News and Information

Male advocates ready to champion gender equity

Participants discuss terminologies around gender-based violence and in-equality at the Male Advocacy training.

Male public servants have committed to taking a leadership role in responding to and preventing gender-based violence in the workplace.

This follows a four-day Male Advocacy Training program from April 3-6 which 15 male public servants participated in, to better understand the role they can play in addressing this pressing issue.

Jack Wale, Database Manager and Business Analyst at the Internal Revenue Commission, said the training helped him see the importance of the role of men in addressing gender issues.

“At the Internal Revenue Commission we are trying to make the workplace safe and secure for our female staff,” Mr Wale said.

“This training has given me first-hand knowledge on the impact of gender inequality and gender-based violence and how to respond to these challenges.

Australian High Commission Counsellor for Education and Leadership Suzanne Edgecombe (seated second from right) with the male advocates.

I have two daughters and it made me consider how I want my girls to be treated – to be free to succeed in whatever they want to do.”

Gotch Mou, Principal Advisor – Employment Conditions and Industrial Relations at the Department of Prime Minister and National Executive Council said the practice of gender equity and social inclusion can improve the office environment and performance.

“The training addressed misconduct and negative attitudes in the workplace, including sexual advances, playfulness and unwanted attention between male and female colleagues,” Mr Mou said.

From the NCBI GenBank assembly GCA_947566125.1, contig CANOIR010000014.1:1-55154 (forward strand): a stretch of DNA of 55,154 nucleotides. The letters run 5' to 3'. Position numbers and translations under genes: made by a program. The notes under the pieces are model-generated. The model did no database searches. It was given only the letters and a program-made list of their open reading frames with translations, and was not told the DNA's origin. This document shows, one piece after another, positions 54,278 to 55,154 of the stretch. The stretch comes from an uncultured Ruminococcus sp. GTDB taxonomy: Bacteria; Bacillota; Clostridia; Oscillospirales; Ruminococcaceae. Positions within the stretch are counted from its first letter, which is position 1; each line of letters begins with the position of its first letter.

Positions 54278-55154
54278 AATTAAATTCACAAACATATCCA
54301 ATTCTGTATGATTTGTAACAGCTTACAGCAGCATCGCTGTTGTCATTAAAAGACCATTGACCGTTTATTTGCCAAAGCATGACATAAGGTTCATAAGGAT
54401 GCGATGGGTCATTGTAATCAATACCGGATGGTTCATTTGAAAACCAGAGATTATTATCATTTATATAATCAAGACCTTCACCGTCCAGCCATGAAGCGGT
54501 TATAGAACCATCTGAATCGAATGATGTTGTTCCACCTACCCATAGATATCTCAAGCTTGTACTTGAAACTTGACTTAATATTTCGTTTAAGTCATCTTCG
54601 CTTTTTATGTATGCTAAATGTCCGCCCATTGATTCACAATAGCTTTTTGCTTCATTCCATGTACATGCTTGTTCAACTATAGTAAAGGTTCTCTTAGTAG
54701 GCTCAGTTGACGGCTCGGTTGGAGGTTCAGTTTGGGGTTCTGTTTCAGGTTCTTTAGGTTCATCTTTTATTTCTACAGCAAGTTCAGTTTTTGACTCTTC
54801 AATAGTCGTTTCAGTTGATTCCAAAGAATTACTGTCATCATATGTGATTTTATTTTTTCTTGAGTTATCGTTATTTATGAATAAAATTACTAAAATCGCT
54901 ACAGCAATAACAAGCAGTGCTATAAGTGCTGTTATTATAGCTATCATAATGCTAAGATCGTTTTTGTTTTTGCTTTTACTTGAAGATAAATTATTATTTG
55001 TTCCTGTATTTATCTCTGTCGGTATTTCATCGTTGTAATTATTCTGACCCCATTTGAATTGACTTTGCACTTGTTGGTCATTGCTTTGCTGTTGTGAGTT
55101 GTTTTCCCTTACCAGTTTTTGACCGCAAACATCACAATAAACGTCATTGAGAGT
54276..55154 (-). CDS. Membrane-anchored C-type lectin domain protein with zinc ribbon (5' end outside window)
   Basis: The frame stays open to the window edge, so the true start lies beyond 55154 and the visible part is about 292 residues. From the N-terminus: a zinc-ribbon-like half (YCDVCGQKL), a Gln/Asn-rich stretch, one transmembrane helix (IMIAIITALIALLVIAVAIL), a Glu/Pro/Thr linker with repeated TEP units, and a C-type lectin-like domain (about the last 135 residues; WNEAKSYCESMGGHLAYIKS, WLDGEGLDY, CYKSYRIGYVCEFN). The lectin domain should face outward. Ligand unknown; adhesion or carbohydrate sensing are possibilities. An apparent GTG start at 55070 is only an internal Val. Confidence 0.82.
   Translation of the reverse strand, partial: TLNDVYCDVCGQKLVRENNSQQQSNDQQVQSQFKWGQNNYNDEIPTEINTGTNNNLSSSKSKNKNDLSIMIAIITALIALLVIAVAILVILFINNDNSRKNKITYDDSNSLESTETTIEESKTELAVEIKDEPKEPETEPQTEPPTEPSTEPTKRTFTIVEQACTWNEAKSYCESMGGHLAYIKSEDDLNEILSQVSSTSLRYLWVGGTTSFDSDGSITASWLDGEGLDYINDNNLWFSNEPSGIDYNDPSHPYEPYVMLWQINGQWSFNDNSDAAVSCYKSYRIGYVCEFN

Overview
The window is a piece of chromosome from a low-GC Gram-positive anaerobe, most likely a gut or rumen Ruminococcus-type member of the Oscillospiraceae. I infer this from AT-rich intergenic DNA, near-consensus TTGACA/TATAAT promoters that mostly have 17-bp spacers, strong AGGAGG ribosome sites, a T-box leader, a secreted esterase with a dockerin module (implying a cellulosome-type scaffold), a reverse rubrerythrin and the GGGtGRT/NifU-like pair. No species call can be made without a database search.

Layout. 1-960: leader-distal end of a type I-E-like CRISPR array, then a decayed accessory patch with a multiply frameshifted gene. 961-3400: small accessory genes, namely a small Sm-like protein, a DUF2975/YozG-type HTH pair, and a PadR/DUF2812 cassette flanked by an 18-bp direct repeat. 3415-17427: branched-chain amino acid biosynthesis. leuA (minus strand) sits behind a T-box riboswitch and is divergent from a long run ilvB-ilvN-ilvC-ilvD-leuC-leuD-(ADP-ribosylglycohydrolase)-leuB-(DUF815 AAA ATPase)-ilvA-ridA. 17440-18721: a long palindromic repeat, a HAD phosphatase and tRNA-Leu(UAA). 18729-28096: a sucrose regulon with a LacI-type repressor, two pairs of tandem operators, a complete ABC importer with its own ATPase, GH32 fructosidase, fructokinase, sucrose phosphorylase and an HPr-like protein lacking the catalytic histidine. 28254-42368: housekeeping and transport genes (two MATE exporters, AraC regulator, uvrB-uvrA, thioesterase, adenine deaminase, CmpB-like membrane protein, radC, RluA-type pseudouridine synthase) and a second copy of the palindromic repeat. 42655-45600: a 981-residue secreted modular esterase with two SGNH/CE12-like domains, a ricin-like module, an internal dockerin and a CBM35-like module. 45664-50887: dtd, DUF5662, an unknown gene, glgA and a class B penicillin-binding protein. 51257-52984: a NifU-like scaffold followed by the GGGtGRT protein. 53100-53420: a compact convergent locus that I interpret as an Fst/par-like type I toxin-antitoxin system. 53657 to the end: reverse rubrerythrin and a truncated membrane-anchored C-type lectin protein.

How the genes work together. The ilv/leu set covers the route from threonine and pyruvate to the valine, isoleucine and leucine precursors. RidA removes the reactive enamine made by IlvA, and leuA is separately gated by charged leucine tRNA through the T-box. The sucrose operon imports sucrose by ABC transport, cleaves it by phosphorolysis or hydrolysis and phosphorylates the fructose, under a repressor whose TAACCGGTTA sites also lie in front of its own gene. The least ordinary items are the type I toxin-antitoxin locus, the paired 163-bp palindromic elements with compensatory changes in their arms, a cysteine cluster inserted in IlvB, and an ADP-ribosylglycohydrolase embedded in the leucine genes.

“We broke down the meaning of gender related issues at the workplace. I can now use these correctly in my work when dealing with issues or report writing.”

Acting Secretary of the Department of Personnel Management, Taies Sansan, said the National Public Service has a vital role to play on gender issues.

“Gender-based violence and gender inequality are major challenges for Papua New Guinea,” she said.

“As public servants, we have a responsibility to show leadership in changing attitudes and behaviours – both in the workplace and in the community.

At the Department of Personnel Management we are empowering women by ensuring equitable access to training and merit-based appointments, and we are supporting strong male advocates who can champion change.”

The training program was supported by the Australian Government in partnership with the Government of Papua New Guinea through the Pacific Leadership and Governance Precinct to support the development of ethical and capable public sector leaders in the country. The courses will soon be held in Western Highlands and Northern (Oro) to reach provincial and district public servants.

Australian High Commission Counsellor Education and Leadership, Suzanne Edgecombe, said gender equity and the empowerment of women is a top priority of the partnership between Papua New Guinea and Australia.

“Denying opportunities to women is a great inhibitor of economic development, innovation and investment – this is the case in Australia just as it is in Papua New Guinea,” Ms Edgecombe said.

“We are fully committed to supporting the Government of Papua New Guinea’s push to uphold gender equity and social inclusion across all public sector agencies.

We want women and men to stand shoulder-to-shoulder as leaders to create change on gender-based violence and inequality.”